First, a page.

On Monday, April 18, the U.S. Supreme Court heard oral argument on President Obama’s deferred action initiatives, DAPA and expanded DACA. In response, Rio Grande Valley families and advocates with the RGV Equal Voice Network gathered at the McAllen Federal Courthouse at Bentsen Tower to show our support for the president’s immigration executive actions.
At its core, DAPA is about keeping families together. 89% of those eligible for the program are parents of American citizens. That's why RGV families shared their stories Monday on why they need DAPA.
LUPE member Josué Aldape shared with The Monitor:
[Tweet “#RGV rallies to #FightForFamilies and protect DAPA & DACA”]
“I am here today to fight for our rights and for our family,” said Aldape, who was born in the United States, but whose parents and older sister are undocumented. The soft-spoken middle school student lives with his brothers and sisters in Weslaco but has never traveled past the U.S. Border Patrol checkpoint about 60 miles north near Falfurrias.
“We can never travel up there. We can never see the outer world. We have to stay in this cage,” Aldape said. “If this passes, the first thing I would like to do is travel to other states with my family.”
Another LUPE member, Roberta Tello, shared with The Monitor her family's struggle to stay close despite an immigration checkpoint dividing her and her children from her husband.
For Roberta Tello, of San Juan, DAPA is about keeping her family together. The 32-year-old mother of five is undocumented, but all her children were born here. She came to the United States 15 years ago, fleeing the violence in her home state of Tamaulipas and married her husband who is a legal resident.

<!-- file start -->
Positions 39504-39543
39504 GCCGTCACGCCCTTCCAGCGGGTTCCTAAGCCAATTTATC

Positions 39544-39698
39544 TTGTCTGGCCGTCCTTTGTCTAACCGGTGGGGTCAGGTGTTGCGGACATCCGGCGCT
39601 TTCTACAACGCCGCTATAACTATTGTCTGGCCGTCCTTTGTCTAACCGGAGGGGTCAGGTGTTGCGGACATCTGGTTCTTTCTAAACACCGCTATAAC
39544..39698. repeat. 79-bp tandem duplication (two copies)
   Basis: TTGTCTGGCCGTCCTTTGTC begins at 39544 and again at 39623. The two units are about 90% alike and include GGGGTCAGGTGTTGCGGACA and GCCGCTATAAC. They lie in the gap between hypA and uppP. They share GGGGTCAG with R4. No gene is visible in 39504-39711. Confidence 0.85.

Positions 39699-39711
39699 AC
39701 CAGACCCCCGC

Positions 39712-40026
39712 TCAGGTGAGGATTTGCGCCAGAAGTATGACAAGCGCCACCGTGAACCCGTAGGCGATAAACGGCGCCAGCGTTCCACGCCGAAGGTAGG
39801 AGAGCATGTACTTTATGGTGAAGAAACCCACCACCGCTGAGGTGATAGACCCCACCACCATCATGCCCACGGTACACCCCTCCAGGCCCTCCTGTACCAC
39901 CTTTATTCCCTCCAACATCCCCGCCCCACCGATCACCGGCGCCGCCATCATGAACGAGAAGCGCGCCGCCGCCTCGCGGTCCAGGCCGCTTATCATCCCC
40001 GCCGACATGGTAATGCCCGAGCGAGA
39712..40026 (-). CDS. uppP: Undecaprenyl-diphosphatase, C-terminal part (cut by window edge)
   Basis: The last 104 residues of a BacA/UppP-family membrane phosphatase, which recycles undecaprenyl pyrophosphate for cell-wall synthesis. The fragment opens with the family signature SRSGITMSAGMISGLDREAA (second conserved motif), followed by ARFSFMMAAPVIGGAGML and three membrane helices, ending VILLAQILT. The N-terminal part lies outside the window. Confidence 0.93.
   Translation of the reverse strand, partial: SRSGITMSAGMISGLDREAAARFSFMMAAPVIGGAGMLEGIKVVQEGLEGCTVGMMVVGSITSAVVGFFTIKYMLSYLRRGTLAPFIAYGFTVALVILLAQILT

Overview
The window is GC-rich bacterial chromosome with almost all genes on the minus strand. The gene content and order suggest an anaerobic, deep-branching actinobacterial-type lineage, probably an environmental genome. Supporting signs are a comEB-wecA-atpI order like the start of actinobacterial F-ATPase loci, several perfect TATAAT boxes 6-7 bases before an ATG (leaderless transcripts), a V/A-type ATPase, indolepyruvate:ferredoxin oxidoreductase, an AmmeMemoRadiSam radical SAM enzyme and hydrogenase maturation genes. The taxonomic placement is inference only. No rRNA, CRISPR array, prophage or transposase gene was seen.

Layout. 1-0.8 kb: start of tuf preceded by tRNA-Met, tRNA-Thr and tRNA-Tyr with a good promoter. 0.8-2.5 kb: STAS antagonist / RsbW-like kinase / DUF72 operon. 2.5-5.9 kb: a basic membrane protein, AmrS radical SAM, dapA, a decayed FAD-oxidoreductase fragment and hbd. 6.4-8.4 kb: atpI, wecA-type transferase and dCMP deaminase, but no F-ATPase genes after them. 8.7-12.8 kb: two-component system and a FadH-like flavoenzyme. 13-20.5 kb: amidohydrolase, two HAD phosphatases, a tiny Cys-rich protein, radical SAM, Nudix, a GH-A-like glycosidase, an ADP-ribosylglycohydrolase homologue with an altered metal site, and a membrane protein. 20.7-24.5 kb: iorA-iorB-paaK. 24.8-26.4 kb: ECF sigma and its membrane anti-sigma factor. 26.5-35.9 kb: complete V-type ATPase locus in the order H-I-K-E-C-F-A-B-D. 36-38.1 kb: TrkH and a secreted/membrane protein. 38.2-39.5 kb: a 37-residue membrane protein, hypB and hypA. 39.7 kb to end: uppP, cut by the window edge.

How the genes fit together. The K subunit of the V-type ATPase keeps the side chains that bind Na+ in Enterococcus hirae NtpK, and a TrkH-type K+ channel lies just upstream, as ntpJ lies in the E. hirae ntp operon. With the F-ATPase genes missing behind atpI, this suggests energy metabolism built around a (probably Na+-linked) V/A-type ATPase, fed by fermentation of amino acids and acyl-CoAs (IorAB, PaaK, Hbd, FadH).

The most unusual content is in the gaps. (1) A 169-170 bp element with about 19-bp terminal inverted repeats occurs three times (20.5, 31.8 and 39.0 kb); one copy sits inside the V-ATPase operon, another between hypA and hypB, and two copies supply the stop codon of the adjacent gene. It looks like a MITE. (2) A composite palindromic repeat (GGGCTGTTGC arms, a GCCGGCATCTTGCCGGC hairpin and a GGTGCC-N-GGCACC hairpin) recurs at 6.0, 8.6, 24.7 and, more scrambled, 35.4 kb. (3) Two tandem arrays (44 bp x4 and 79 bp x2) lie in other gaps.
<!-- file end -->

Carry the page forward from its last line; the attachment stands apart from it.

Tello and her husband would often work in the fields picking onions, cilantro and other crops, always struggling to make ends meat, she said. Two years ago her husband began looking for work outside of the Valley, where he’s found better paying jobs working in construction.
Tello was left on her own caring for their four children, the oldest 11 and the youngest 4 years old. She said her husband only visits on weekends when his job allows him to, which are few and far between.
“The kids don’t know, they don’t understand these laws and why we can’t pass to see their dad,” Tello said in Spanish during Monday’s rally led by La Unión del Pueblo Entero. “My youngest girl often cries and has even run down the street chasing the truck when he leaves for work. It’s been very hard for my family and I just wish I could also work and contribute more to my house and to this country.”
CBS 4 News captured the emotional strain Roberto's family has been under due to her lack of documents.
“My kids are always asking when they get out of school ‘Mommy, where's dad? When is he coming home?'” Tello said, tears streaming down her face. “I want to be with my husband and my kids together so when my kids wake up every morning they see their dad.”
UTRGV TV's Orlando Vargas spoke with LUPE's Norma Aldape about why she and so many RGV families are waiting for DAPA. View that video on UTRGV TV's Facebook page.
If you come across additional coverage of our McAllen rally Monday, email a link to the story to email@example.com